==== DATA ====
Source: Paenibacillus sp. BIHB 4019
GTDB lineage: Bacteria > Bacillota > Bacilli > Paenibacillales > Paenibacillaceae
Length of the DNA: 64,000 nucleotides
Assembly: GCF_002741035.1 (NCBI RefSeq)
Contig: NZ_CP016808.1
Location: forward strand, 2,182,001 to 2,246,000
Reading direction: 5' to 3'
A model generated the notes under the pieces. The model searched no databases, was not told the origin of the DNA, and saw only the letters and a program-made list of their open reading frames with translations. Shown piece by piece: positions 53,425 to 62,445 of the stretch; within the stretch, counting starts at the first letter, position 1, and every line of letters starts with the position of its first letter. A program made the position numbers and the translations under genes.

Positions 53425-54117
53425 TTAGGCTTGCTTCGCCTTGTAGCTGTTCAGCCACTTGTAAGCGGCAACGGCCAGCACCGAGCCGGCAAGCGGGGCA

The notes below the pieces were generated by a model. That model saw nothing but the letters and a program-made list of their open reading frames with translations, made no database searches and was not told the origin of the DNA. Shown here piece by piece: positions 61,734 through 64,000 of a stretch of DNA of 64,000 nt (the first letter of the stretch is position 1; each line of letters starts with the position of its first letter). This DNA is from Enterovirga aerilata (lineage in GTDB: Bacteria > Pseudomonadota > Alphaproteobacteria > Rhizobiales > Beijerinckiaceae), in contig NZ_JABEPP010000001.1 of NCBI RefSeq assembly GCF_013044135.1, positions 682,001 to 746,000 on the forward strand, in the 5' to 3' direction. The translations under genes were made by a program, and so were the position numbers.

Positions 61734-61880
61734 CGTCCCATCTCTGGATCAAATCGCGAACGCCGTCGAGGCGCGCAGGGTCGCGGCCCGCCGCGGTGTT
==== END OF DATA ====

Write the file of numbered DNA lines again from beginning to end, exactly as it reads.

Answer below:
Source: Paenibacillus sp. BIHB 4019
GTDB lineage: Bacteria > Bacillota > Bacilli > Paenibacillales > Paenibacillaceae
Length of the DNA: 64,000 nucleotides
Assembly: GCF_002741035.1 (NCBI RefSeq)
Contig: NZ_CP016808.1
Location: forward strand, 2,182,001 to 2,246,000
Reading direction: 5' to 3'
A model generated the notes under the pieces. The model searched no databases, was not told the origin of the DNA, and saw only the letters and a program-made list of their open reading frames with translations. Shown piece by piece: positions 53,425 to 62,445 of the stretch; within the stretch, counting starts at the first letter, position 1, and every line of letters starts with the position of its first letter. A program made the position numbers and the translations under genes.

Positions 53425-54117
53425 TTAGGCTTGCTTCGCCTTGTAGCTGTTCAGCCACTTGTAAGCGGCAACGGCCAGCACCGAGCCGGCAAGCGGGGCA

The notes below the pieces were generated by a model. That model saw nothing but the letters and a program-made list of their open reading frames with translations, made no database searches and was not told the origin of the DNA. Shown here piece by piece: positions 61,734 through 64,000 of a stretch of DNA of 64,000 nt (the first letter of the stretch is position 1; each line of letters starts with the position of its first letter). This DNA is from Enterovirga aerilata (lineage in GTDB: Bacteria > Pseudomonadota > Alphaproteobacteria > Rhizobiales > Beijerinckiaceae), in contig NZ_JABEPP010000001.1 of NCBI RefSeq assembly GCF_013044135.1, positions 682,001 to 746,000 on the forward strand, in the 5' to 3' direction. The translations under genes were made by a program, and so were the position numbers.

Positions 61734-61880
61734 CGTCCCATCTCTGGATCAAATCGCGAACGCCGTCGAGGCGCGCAGGGTCGCGGCCCGCCGCGGTGTT